160 COMM AVE, BOSTON
AE, MC, VI
OPEN DAILY, 4 PMĖ1 AM
BEER AND WINE
NO VALET PARKING
ACCESS DOWN FULL FLIGHT OF STAIRS
As darkness closes in on another New England winter, let us fantasize about Spain. Not paella-on-the-beach Spain, nor dry-south-wind-blowing- dirt-into-your-eyes Spain, nor sheep-on-the-hill -below-the-castle Spain, nor op-art-of-the-sunflowers- turned-all-one-way Spain, nor still windblown-sand-in-your-eyes- down-the-back-streets-of-Madrid Spain, but about buildings with stone walls older than most languages, plastered over a dozen times, and cool in the afternoon. Our naps are done, thereís no real eating until midnight; let us have a few tapas and a cold drink of dry sherry.
Let us go then to BarLola, down underground where once was Spasso, a decent-enough quasi-Italian trendorium. There have been other restaurants and clubs here before, even the fatal Hotel Vendome fire, and yet BarLolaís Spanish-style tapas bar feels so right and so authentic in these linked rooms with painted brick walls that itís hard to remember anything else. While I have enjoyed all the tapas places in Boston, from Dalí to Taberna de Haro, BarLola just has the look. It carries everything else back to a particular Spain that can be kept indoors with low light and sangria, even when there is a most un-Spanish slush outdoors.
The Lola part evokes Pedro Almodovarís movie, Run Lola Run, and so does the Spanish hip-hop played between the techno. The bullfight posters are laminated into the tables. At each of the latter is a zinnia, like a red echo of the sunflowers. The walls are white brick, with art and craft. The floor is painted, which is more Frida Kahlo than Spain, but very pretty.
In fact, BarLola lacks my favorite tapa from Spain, fried calamari, and the variety of barnacles and fried little fish. But they do have many of the classics among their nine cold and 27 or so hot little plates: the fried shrimp (although no one yet throws the shells on the floor), the potato omelet, the ham and Manchego cheese, and the translucent shrimp in garlic oil.
To start with the fried shrimp, they are gambas rebozados ($7.50) ó you are lisping the Zs by now, arenít you? ó and they are butterflied, have some shells, but also a wonderful little sweet sauce. The potato omelet ($6.50) has a confusing name: tortilla. It isnít flat and it should be made by slow-frying potatoes in ludicrous amounts of olive oil, then pouring in egg at the end. Ours is two generous wedges, but they lack seasoning. In fact, even the ham and cheese lacks something. That something is not edibility, nor authenticity. It may be the sherry, as we have compromised with sangria. The Manchego cheese (which might well come from La Mancha) and the Serrano ham (about which I am more dubious, because it is softer and less funky than Spanish ham) make a melting combination ($8) in four large bites. This is one tapa I would not consume in its entirety. Too much cheese for one person.
The translucent shrimp in garlic oil ($8) is lots of good eating; careful of the drips, now. Pincho de pollo ($7) is four skewered chunks of chicken on their way to becoming satay, but a creamy mushroom sauce assures us they will never get to Thailand before being eaten up. Pollo al chillandron ($7) is a throwback to medieval dishes of chicken, almonds, and raisins. If this reminds you of Sicilian food, remember that Sicily was part of Spain (or a Catalan kingdom) for much of modern history, rejoining Italy only in the mid 19th century. Thinly sliced beef, solomillo ($8), is wonderful in another cream sauce. Estofado de cordero ($6.50) is lamb in Moorish style; it is indeed almost a Moroccan stew. With rice this would be dinner.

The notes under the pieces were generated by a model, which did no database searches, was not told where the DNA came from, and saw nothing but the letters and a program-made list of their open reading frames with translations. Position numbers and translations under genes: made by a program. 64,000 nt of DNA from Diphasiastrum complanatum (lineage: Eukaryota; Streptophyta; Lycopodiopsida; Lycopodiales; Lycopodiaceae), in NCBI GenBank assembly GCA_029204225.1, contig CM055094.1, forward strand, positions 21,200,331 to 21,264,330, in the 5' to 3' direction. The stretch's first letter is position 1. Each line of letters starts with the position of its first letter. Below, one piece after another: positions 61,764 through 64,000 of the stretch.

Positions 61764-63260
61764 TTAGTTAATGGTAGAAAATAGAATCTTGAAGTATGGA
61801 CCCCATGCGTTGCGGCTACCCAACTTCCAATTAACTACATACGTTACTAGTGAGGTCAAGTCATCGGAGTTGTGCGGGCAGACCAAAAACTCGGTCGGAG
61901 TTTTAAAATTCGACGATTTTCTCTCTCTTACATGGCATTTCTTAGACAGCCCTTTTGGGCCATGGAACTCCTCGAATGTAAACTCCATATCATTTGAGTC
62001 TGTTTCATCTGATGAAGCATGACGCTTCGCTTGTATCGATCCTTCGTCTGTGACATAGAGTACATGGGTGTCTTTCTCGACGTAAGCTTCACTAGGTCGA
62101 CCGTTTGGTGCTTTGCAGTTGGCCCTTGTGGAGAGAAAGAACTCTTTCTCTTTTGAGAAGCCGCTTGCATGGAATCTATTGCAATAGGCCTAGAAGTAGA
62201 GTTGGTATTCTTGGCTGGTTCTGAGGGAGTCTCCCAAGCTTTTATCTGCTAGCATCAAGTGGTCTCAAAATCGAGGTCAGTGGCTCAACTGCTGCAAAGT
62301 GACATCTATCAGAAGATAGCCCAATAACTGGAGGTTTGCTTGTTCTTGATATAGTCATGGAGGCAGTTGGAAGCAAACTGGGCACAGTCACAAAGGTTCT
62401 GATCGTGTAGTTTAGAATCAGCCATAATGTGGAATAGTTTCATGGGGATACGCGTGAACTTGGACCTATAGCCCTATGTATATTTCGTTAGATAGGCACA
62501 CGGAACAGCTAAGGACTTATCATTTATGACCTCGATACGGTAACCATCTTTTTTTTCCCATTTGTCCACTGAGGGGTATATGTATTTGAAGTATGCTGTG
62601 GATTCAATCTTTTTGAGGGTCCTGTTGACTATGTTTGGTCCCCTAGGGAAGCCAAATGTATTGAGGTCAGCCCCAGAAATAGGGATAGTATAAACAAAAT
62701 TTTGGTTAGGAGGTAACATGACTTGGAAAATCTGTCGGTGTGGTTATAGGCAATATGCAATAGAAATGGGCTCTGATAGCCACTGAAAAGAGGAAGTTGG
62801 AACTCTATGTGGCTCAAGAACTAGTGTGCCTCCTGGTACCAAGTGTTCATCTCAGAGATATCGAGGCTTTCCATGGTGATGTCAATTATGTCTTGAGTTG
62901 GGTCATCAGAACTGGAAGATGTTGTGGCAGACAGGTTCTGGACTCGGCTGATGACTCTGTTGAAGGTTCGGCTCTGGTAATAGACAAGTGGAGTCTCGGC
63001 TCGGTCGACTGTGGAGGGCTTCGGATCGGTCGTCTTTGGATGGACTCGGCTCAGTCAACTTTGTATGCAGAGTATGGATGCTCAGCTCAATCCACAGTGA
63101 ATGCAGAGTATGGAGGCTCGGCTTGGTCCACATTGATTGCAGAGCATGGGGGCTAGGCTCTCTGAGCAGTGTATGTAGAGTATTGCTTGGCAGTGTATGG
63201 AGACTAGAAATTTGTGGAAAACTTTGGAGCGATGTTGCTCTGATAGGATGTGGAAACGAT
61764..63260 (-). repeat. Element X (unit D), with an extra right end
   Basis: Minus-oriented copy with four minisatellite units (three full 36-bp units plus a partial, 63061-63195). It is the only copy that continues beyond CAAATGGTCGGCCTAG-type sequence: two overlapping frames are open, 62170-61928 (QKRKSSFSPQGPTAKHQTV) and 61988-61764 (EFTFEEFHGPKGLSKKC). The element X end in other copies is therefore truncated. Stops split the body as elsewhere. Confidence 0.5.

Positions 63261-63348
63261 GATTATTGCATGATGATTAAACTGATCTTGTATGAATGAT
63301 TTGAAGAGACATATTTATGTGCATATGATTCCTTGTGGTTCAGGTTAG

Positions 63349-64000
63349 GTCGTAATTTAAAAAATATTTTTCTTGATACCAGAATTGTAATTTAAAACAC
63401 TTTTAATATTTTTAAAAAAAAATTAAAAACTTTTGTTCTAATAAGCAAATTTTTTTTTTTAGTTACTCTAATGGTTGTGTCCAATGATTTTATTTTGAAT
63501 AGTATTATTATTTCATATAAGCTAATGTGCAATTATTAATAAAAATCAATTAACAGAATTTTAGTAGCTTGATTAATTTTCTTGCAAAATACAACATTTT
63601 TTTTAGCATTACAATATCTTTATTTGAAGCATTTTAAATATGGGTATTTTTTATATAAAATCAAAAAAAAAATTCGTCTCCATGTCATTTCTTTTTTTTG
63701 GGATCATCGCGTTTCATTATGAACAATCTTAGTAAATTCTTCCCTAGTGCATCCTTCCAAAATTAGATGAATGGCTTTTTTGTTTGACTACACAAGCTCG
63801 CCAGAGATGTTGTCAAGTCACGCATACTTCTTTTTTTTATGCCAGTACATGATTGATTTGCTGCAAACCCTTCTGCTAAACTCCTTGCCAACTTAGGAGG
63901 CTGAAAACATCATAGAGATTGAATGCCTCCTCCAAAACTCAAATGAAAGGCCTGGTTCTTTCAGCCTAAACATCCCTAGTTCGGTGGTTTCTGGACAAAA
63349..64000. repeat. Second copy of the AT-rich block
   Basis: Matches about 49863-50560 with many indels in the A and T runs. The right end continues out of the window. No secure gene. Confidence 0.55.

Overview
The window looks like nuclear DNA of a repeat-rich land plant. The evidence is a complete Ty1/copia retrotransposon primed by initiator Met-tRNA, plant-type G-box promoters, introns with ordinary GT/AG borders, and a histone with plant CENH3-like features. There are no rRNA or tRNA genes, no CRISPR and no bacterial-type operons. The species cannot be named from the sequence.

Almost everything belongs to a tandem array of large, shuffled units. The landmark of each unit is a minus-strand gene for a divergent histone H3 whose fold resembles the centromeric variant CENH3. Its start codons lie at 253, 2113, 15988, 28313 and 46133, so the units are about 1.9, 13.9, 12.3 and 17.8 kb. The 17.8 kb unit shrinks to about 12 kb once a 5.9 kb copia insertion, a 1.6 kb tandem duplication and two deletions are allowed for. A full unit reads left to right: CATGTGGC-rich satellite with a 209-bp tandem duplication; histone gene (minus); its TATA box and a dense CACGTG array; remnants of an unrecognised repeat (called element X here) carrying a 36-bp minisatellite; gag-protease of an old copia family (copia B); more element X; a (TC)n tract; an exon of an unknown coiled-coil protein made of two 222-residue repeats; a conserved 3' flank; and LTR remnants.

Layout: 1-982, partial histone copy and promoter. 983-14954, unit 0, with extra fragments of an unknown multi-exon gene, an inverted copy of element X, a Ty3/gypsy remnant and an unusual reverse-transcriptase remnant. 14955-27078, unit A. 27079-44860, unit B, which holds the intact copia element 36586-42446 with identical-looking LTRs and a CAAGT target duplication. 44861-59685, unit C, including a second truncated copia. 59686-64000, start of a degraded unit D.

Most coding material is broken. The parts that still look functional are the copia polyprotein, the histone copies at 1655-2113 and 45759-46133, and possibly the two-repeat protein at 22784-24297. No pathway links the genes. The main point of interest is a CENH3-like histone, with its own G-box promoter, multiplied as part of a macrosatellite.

And there are new tapas to imagine new Spains with. Patatas ali-oli ($5) is a dish of roast potatoes with a creamy garlic sauce. Bunuelos ($4.50) are four round fritters with vegetables woven in. Something more traditional, squid stuffed with shrimp and crab ($7.50), has real flavor; the portion is three small squid bodies, each held together with a toothpick.
Another of the best items is also traditional, croquetas ($7), three soft chicken croquettes breaded and fried, and served hot in a cold tomato sauce. The contrast is everything. Artichokes in vinaigrette ($7.50) are served with pimentos. Both are canned, yet the effect is solid. Esparragos vascos ($8) are canned white asparagus, also effective, in a choice of mayonnaise or a richer (must be the Basque part) dressing. Itís not that tapas arenít for vegetarians, more like the Spaniards have a similar view of vegetables as the French, which is that most vegetables are really for horses.
About that sangria ($6/glass; $22/pitcher): it is sweeter than I remember it, but just as irresistible on a moist fall evening in Boston as on a hot summer day on the Mediterranean coast. The tapas, even ordered in two waves, fly by, and we are full. Then there is a pause, and because we have to go to the theater, we miss dessert. Dessert is not a Spanish concept, mostly. Here there is bread pudding and the like, but we will wait for another time when winter is closing in.
Our servers were true Spaniards, and lots of fun on an early evening when they had time. As the restaurant filled up, things slowed down, and thatís how we lost our desserts. Make this your evening out (and careful with the sangria), and youíll get dessert, eventually.
Robert Nadeau can be reached at RobtNadeau@aol.com.